We proceed:

This won't bother some people at all.  Hardcases, psychopaths, and doctors will probably look at it and just kinda shrug.  Me?  Bothered.  The lack of emotion is part of it; the comment about the skirts in the first panel is another part, because ... well, because ...

See, this comic is doing this thing where it kinda mixes sex and murder and misogyny all together.  It's not at all difficult for me to imagine one of Polly's customers having a similar complaint about her skirts; he, too, would be trying to find one of her soft, wet organs, though clearly not the same one as Gull, and clearly not with the same intent.  But if we place even the smallest amount of belief in Gull's assertion that the sun and the moon -- men and women -- are in the midst of an eons-long war one against the other, then, in a way, the two actions become somewhat similar, don't they?  Both are acts of domination.


The mutilation proceeds; Gull removes...something.  (I don't know if it's a bit of bowel, or what it is; something fleshy and dripping.  I'm officially getting close to grossing myself out now...)  He urges Netley to look at it.  "Can you SEE it, Netley?" he asks. "Light, Netley.  Did you see?"

And on that odd note, the deed is done.

The next three pages consist almost entirely of repetitions of the vantage point seen in those last two panels above.  The scene does not shift, but a man walks into the panel, and calls to the someone else off beyond the edge of the panel.  That person reluctantly walks into the panel; the two of them examine the woman lying on the ground, and come to the conclusion that she's probably dead.  (Remember, it's quite dark, and they'd be mostly unable to see anything in much detail, including each other.)

They go looking for a "copper," and before long one into the scene, carrying a lamp; he looks at the body, utters a single word ("Christ"), then calls out to another person further up the street.  He sends the man to find a doctor; then sends another for an ambulance.  A second policeman shows up; a crowd is slowly gathering.

It is a simple page, and it puts me in mind of a scene earlier in the book, when young William Gull is in the room with his father's corpse.  That, too, was a series of panels in which a dead body did not (for obvious reasons) move at all, except to the extent to which it was moved by outside forces.  Here, Polly's stillness is utter.  But here, too, there are other elements that do not move: the street, the buildings, the night sky.  Polly has been made a part of the city, unmoving, still, silent.  But around them, men bustle and move and make plans.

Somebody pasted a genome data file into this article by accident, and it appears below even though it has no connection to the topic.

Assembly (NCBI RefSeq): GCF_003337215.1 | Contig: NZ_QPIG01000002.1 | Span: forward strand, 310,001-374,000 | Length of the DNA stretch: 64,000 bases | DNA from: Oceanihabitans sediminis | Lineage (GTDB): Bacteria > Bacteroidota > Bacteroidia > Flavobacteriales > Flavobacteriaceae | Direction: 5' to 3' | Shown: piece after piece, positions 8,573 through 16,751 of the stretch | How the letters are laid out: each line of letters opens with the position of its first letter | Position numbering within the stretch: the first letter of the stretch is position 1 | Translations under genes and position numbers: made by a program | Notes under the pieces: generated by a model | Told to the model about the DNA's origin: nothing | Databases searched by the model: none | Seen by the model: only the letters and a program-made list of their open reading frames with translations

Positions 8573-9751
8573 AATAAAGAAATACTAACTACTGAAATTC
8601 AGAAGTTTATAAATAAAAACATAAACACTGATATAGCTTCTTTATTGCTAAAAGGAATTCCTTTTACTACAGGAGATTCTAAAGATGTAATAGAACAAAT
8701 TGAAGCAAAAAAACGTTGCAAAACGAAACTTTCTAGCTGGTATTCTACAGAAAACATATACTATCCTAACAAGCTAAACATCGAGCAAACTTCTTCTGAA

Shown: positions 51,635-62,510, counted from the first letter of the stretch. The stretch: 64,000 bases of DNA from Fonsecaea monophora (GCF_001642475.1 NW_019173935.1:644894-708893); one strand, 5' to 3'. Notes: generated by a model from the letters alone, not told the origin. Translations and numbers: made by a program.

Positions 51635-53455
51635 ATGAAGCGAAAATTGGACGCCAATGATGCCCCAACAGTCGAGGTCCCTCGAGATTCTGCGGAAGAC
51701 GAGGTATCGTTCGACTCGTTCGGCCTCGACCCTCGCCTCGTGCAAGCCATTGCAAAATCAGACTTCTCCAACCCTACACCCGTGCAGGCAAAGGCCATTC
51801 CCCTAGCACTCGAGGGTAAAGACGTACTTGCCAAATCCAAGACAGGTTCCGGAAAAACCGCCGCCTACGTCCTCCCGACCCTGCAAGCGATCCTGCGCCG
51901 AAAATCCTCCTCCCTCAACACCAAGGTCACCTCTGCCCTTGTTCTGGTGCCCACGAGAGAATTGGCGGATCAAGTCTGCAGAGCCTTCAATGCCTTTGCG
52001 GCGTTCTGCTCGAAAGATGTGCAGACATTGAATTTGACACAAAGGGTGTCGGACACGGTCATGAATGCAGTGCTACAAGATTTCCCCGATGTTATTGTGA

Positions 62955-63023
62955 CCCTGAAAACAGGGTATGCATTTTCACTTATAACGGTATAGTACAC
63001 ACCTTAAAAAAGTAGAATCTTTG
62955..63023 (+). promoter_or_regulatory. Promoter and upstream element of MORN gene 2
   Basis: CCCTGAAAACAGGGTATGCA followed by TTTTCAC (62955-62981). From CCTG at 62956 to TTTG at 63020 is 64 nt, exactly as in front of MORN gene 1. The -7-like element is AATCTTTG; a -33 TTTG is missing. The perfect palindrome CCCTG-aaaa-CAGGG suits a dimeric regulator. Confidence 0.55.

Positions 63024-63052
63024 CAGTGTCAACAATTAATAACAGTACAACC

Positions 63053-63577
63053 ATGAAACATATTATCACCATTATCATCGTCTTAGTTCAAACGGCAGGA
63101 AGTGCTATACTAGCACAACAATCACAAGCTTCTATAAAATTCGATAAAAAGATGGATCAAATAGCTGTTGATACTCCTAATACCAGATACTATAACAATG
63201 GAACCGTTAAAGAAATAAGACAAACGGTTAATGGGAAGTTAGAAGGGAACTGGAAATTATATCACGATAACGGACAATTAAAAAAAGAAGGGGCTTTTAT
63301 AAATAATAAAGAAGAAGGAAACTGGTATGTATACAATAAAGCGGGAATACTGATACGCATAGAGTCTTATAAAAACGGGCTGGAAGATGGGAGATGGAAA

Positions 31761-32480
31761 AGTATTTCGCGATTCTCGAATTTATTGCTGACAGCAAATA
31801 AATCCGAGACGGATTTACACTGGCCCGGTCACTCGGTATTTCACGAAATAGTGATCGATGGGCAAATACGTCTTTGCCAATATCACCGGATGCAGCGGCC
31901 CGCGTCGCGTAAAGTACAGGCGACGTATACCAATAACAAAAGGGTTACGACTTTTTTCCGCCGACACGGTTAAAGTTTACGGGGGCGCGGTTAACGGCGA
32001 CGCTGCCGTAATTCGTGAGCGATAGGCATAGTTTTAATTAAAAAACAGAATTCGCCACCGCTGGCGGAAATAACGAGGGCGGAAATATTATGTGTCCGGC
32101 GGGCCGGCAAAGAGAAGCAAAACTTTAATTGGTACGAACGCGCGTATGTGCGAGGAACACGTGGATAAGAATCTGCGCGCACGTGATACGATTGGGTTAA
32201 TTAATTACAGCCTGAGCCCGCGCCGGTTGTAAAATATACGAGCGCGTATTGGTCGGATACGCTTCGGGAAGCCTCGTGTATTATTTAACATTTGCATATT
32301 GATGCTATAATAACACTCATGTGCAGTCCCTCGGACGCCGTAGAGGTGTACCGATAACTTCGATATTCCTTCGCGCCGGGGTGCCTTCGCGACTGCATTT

On the next page, an ambulance finally arrives, and the scene shifts; the body is packed away and whisked off to a morgue.  The attendants there are met by an Inspector, who is to observe and take notes.  Here's what happens:

We will find out at the top of the next page what has happened:

I don't know about you, but I certainly read the previous panels with the assumption that the attendant had been so taken aback by the mutilation of Polly's abdomen that he jerked back and fell onto the ground.  But, no, he's just having a seizure.  And there he lies, seizing up a storm, while the Inspector and the Doctor discover what's actually happened to Polly Nicholls.  The Doctor has a question:

Let's have a look at how the chapter concludes:

We shift back into the "painted" (?) style of art.  If anyone reads this who can shed some light on what sort of medium Campbell is working in here, hit up the comments and let me know, please.
Does Gull linger outside his home before entering, or is this merely a side-effect of the fact of comics consisting of still images?  I think I side with the idea that Gull lingers outside for a moment, in some sort of contemplation we cannot understand.  Notice that both of his feet are on the ground; he does not appear to be in mid-step.